How To Transition From Software Engineer to Technical Writer

How To Transition From Software Engineer to Technical Writer

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If you're a software engineer looking for a career change, you may be surprised to learn that your skills can translate well into technical writing. With a few key steps, you can leverage your expertise to become a technical writer and enjoy a new career change.

Understand the Role of a Technical Writer

I've been writing for almost two years on this blog, but I can say that technical blogging differs from technical writing.

Blogging is a style of writing that allows you to express your voice and unique perspective. Bloggers usually use words such as "I", "You", and "We" to make the reading more engaging. You can feel the presence, voice and style of the writer.

With technical writing, instead, there's no voice involved. It's purely instructional. The main goals of technical writing are:

  • To break down complex concepts into simple words.

  • To guide the user to accomplish a task.

  • To show the user in learning how to use a product.

Technical writers must have excellent writing, editing, and proofreading skills, as well as a strong understanding of technical concepts and the ability to communicate these concepts effectively to a non-technical audience. [CareerExplorer]

If you're a software engineer, you have likely come across technical information when downloading software applications, learning a new framework, a new language, etc.

Develop your writing skills

Excelling as a software engineer doesn't translate into being a great writer.

In my experience, most software engineers cannot stand writing at all.

If you're interested in making the transition, start writing.

Find opportunities in your current workplace to create documentation.

Start a blog where you explain technical concepts.

Do some freelance work.

If you think you're bad at writing, don't worry. Writing is a skill that anyone can develop with enough practice and patience.

Read already existing technical documentation to get a sense of the style and tone used in the industry.

I haven't taken any writing courses so far, but you may consider getting one if you need it.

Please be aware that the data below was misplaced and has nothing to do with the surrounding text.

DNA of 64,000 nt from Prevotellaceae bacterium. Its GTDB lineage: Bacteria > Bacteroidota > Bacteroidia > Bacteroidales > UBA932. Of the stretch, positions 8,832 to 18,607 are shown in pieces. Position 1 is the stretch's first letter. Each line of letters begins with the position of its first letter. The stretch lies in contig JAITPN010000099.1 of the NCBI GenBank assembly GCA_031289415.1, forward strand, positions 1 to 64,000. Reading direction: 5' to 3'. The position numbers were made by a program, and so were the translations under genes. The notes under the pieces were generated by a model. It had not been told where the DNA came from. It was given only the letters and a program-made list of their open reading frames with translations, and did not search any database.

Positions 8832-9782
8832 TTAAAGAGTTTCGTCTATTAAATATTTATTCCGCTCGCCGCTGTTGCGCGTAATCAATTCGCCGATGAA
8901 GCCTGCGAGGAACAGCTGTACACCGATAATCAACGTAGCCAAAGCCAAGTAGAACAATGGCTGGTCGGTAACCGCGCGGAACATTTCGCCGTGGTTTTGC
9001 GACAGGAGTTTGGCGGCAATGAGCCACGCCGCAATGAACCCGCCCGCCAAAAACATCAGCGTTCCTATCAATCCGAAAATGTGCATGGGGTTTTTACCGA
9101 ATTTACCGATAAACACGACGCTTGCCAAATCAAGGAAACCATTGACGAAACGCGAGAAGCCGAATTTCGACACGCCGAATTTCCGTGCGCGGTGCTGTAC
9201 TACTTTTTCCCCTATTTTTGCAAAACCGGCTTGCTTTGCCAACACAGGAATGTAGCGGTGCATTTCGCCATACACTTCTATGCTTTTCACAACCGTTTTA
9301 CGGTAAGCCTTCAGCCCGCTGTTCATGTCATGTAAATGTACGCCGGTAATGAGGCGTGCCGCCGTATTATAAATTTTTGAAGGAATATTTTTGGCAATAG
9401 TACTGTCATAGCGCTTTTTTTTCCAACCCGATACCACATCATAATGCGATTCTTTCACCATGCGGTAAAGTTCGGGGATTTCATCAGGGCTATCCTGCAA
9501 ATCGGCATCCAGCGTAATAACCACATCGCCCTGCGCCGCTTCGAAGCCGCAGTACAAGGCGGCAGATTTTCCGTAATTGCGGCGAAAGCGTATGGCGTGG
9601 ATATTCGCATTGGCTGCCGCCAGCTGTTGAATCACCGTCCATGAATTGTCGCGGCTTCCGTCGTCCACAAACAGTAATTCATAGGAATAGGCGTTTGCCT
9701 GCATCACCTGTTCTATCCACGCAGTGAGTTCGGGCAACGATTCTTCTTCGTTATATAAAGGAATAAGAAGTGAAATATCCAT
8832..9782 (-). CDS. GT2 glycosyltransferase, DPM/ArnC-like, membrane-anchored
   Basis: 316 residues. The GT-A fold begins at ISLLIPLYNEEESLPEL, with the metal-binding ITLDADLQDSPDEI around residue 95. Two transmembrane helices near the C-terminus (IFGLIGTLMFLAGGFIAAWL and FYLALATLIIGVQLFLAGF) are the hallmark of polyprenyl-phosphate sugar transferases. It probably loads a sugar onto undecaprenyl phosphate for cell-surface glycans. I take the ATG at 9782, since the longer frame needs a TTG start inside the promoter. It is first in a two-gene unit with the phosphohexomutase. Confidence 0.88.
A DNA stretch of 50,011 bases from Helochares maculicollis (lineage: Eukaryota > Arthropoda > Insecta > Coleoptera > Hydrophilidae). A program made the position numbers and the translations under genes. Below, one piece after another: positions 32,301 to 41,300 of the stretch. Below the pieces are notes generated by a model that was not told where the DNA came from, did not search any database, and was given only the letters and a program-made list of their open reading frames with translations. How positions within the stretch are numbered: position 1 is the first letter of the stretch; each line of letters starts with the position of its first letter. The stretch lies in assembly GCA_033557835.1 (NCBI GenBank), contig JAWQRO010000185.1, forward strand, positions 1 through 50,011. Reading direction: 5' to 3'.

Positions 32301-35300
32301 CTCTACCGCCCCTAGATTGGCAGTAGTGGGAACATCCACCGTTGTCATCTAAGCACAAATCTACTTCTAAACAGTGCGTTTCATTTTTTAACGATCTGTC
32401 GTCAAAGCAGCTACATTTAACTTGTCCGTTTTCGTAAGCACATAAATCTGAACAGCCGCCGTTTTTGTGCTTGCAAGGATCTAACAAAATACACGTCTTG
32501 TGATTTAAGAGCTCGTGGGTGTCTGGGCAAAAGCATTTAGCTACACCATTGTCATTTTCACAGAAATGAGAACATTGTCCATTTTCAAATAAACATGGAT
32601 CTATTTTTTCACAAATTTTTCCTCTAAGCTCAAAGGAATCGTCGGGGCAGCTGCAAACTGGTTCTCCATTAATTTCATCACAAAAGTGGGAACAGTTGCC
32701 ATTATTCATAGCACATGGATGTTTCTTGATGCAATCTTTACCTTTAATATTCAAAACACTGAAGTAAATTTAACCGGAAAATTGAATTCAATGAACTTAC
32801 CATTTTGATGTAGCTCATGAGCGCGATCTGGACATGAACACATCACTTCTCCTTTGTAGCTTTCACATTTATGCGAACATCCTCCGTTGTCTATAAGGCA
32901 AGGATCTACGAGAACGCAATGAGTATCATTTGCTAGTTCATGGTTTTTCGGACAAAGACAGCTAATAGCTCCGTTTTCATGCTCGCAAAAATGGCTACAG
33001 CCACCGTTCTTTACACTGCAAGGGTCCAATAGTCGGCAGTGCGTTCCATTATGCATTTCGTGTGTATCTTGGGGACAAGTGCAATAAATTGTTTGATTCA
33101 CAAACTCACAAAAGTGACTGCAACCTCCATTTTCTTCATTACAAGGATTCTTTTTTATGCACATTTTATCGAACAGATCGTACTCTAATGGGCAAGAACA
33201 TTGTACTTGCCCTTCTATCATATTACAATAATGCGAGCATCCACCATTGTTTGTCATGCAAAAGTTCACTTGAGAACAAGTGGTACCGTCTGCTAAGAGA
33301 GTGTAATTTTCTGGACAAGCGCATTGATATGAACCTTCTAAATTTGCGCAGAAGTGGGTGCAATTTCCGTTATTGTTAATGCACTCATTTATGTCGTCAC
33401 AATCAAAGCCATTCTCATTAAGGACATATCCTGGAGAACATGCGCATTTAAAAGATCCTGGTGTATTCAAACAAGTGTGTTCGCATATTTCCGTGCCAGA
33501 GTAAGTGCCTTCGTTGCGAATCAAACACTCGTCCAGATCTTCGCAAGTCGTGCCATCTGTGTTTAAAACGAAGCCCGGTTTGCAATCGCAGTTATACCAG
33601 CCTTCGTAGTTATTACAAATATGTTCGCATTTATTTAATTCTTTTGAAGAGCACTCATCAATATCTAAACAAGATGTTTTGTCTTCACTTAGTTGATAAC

Related: 3 Things You Can Do To Improve Your Technical Writing Skills

Build a portfolio of technical writing samples

If you want to transition from software engineering to technical writing, you must show you can do the job.

Employers want to see your ability to write crystal clear and concise documentation.

Identify projects or tasks in your current role that involve creating a step-by-step process.

Ask your manager if you can do more tasks to build your experience.

You can also consider writing documentation for open-source projects or non-profit organizations to gain further experience.

Ensure you keep a portfolio of all the experience acquired so you don't lose track of it.

Network and apply for technical writing jobs

Once you have built your portfolio and feel confident in your technical writing skills, you can start networking and applying for technical writing jobs.

Take advantage of LinkedIn (the best tool for professional networking), attend career fairs, and ask current or former colleagues.

You can also attend industry events and conferences to meet potential employers and learn more about the field.

When applying for jobs, tailor your resume for each company, and highlight the opportunities where you created technical documentation.

Don't feel discouraged if you don't land your dream job immediately - keep building your portfolio and networking. Eventually, the right opportunity will come along.

Related: Top 5 Networking Tips For Software Engineers

Key Takeaways

Now that you've read this blog, you know how to go from being a software engineer to a technical writer.

If this article is helpful to you can subscribe to my FREE weekly newsletter where I share even more insights.

Until next time!

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